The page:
Friday, December 22, 2006

Logging Method Name in C#


logMessage("functionName", "something bad happened");

Yes the above works if IF *if* you remember to update "functionName". However, remembering to update the parameter after copying from another method is often not done. It is also a pain and not necessary. A little reflection easily solves this problem:

// start one up so that we don't get the current
// method but the one that called this one
StackFrame sf = new StackFrame(1, true);
System.Reflection.MethodBase mb = sf.GetMethod();
string methodName = mb != null ? mb.Name : "";
// fileName can be null, if unable to determine
string fileName = sf.GetFileName();
// we only want the filename not the complete path
if (fileName != null) fileName = fileName.Substring(fileName.LastIndexOf('\\') + 1);
int lineNumber = sf.GetFileLineNumber();

However the above does not work if you are using RichException or other proxies. So something a bit more complicated is needed:

private StackFrame GetCallingStackFrame()
{
// Determine the method that called the one that is calling this one.
// This is not just two up the Stack because of RichException support.
StackFrame sf = null;
// Start at 2. 1 for this one and another for the one above that.
StackTrace st = new StackTrace(2, true);
Type thisType = GetType();
foreach (StackFrame sfi in st.GetFrames())
{
// Find a calling method that is not part of this log class but is part
// of the same Namespace.
Type callType = sfi.GetMethod().DeclaringType;
if (callType != thisType &&
callType.Namespace == thisType.Namespace &&
!callType.IsInterface)
{
sf = sfi;
break;
}
}
return sf;
}

This can then be used like so:

StackFrame sf = GetCallingStackFrame();
if (sf != null) // if found add info to log message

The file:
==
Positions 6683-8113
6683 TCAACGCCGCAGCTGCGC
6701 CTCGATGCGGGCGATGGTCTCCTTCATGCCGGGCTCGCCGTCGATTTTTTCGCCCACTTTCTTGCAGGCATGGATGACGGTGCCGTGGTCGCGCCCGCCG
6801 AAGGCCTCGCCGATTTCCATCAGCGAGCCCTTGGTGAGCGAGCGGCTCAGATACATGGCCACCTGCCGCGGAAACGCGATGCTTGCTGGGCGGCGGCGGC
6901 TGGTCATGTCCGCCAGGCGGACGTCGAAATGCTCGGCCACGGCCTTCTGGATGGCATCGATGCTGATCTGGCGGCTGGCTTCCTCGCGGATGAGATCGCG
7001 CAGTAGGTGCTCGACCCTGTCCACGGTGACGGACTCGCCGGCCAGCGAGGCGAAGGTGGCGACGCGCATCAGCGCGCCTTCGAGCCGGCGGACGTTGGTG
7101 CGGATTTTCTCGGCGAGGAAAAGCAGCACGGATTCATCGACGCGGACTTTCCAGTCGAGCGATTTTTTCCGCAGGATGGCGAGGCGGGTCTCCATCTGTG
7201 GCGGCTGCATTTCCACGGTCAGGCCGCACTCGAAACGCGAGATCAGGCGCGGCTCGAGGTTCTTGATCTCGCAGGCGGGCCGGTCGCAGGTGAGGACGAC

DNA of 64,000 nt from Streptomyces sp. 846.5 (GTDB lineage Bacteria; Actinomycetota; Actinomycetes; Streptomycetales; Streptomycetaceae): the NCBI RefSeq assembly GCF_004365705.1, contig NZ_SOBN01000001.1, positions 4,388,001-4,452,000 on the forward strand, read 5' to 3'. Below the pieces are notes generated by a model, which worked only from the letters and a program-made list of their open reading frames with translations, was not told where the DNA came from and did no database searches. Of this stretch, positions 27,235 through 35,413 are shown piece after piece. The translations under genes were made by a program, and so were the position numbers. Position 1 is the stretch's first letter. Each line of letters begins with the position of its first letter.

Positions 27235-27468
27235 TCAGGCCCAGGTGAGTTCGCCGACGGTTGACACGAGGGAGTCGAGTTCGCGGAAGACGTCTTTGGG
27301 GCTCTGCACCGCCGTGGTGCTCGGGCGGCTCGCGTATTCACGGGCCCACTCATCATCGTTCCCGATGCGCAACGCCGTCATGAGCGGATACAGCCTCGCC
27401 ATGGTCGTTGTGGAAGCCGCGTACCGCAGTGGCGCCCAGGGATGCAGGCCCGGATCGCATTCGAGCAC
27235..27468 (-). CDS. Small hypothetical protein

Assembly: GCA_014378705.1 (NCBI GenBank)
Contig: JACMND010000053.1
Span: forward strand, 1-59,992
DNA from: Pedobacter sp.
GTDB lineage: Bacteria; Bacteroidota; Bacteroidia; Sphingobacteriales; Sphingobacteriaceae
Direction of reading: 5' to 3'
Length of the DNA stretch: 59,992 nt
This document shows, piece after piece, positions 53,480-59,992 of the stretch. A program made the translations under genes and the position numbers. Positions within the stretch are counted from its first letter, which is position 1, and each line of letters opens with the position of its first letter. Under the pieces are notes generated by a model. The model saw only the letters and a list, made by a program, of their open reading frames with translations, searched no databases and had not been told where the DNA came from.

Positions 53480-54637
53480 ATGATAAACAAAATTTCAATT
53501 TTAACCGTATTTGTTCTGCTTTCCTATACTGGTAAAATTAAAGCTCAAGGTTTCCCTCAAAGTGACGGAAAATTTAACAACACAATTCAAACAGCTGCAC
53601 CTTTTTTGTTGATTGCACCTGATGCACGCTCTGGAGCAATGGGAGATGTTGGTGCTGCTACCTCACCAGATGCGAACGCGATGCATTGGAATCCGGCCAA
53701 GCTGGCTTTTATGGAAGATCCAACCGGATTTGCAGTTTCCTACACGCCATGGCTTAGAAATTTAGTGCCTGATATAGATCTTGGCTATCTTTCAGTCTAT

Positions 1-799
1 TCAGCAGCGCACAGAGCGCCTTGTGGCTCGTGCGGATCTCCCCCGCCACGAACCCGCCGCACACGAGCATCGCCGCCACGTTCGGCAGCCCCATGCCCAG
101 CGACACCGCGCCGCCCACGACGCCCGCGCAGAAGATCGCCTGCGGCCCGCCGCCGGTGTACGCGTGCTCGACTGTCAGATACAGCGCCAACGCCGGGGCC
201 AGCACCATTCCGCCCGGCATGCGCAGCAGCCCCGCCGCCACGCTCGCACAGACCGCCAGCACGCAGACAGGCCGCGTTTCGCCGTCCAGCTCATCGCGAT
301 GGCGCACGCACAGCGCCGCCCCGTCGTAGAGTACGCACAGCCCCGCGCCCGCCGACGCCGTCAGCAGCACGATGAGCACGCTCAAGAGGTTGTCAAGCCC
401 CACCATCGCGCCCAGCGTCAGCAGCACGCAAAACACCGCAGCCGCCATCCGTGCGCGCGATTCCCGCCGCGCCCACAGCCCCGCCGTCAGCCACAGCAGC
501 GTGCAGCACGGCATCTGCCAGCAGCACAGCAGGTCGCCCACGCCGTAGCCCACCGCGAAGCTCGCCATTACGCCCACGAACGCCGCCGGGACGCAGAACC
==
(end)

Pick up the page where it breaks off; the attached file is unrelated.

{
System.Reflection.MethodBase mb = sf.GetMethod();
string methodName = mb != null ? mb.Name : "";
string fileName = sf.GetFileName();
if (fileName != null) fileName = fileName.Substring(fileName.LastIndexOf('\\') + 1);
int lineNumber = sf.GetFileLineNumber();

if (fileName != null)
{
strMsg = fileName + "(" + lineNumber + ") - " + methodName + " - " + strMsg;
}
else
{
strMsg = "unknown - " + methodName + " - " + strMsg;
}
}

6 comments:

Justin said...

You should not search the string for \ to find the filename. System.IO.Path.GetFileName() is easier to read, portable, and handles corner cases you may not have considered. The other Path functions are also useful, and sometimes File and FileInfo are what you want.

Kevin Heifner said...

Thanks Justin. I changed to the following:
if (fileName != null) fileName = System.IO.Path.GetFileName(fileName);

Dannie said...

What about using System.Reflection.MethodBase.GetCurrentMethod() instead of all that complexity? ;)

Kevin Heifner said...

Its been awhile since I looked at this. However, what is desired is not the current method but a method up the call stack.

Anonymous said...

Will these methods that make use of reflection and the StackFrame still work in an asp .net application that is deployed without debugging information (i.e. release mode)?

Anonymous said...

If you're logging something bad then I will make the assumption that it's wrapped in a try catch.
You could easily the exception StackTrace and have all of this information:

try{
// bad code
}
catch (exception ex){
logbadstuff(ex.StackTrace);
}